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Sports Nutrition Myths That Deserve to Die but Live On

Rosenbloom, Christine PhD, RDN, CSSD, FAND

doi: 10.1097/NT.0000000000000205
Continuing Education

Sports nutrition research and the practical applications of the research are ever changing and evolving. However, some myths remain widespread in the athletic community. Coaches, trainers, and athletes often cling to outdated information, which can harm performance and health. Three sports nutrition myths that are addressed in this article surround carbohydrate intake before exercise, treatment for muscle cramps, and quantity of dietary protein needed to stimulate muscle protein synthesis.Each myth will be given historical context, and this article showcases newer research to dispel the myth. Moreover, for each myth, a researcher with expertise in the content area will provide the “bottom line” for practitioners for communicating to athletes.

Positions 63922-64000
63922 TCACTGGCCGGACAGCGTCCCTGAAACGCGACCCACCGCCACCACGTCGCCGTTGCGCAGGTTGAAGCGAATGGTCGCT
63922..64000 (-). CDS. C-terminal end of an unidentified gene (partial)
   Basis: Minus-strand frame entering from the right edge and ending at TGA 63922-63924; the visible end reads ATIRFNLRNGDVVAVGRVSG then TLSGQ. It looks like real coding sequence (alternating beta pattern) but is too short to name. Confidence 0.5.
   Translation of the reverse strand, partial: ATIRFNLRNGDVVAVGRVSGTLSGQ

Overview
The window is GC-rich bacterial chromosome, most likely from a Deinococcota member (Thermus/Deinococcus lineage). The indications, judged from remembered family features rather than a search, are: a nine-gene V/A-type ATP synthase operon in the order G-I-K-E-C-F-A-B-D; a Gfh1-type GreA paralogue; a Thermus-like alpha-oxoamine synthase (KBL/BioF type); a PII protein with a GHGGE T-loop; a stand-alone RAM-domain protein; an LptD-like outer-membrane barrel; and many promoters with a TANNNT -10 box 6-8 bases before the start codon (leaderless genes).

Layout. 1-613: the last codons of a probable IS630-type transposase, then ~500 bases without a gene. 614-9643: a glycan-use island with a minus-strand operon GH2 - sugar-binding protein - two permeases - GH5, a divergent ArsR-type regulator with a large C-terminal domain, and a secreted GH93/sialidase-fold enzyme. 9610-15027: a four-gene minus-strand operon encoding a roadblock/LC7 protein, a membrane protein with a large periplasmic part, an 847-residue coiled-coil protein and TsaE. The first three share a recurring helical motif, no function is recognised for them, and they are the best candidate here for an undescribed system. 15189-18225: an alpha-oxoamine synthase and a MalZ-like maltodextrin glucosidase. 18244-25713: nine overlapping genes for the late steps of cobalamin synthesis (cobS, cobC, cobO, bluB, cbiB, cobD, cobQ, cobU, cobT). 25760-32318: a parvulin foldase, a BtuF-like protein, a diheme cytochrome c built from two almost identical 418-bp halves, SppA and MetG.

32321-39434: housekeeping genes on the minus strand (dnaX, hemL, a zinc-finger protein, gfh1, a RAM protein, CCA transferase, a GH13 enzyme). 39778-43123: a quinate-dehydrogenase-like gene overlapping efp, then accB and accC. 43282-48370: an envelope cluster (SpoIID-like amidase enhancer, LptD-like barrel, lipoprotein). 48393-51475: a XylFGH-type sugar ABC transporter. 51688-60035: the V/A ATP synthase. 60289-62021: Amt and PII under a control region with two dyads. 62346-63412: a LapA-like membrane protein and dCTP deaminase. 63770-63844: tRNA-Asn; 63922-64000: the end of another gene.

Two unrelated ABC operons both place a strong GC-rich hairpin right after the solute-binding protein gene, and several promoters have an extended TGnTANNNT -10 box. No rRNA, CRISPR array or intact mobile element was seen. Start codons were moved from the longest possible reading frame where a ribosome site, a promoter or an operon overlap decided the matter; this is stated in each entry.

Christine Rosenbloom, PhD, RDN, CSSD, FAND, is professor emerita of nutrition at Georgia State University. She currently consults with athletes of all ages through her business, Chris Rosenbloom Food and Nutrition Services, LLC. She is editor-in-chief of Sports Nutrition: A Manual for Professionals (5th edition, 2012) published by the Academy of Nutrition and Dietetics and a regular contributor to USA Swimming.

Dr Rosenbloom is on the Sports Nutrition Board of Advisors for Clif Bar & Company and is a consultant with The Ginger Network, a marketing communications firm. She has disclosed a past financial relationship with the Gatorade Sports Science Institute and had held a webinar for the Avocado Board of California. This article has been reviewed and all potential or actual conflicts have been resolved.

Correspondence: Christine Rosenbloom, PhD, RDN, CSSD, FAND, 179 Honeysuckle Ln, Hartwell, GA 30643 (chrisrosenbloom@gmail.com).

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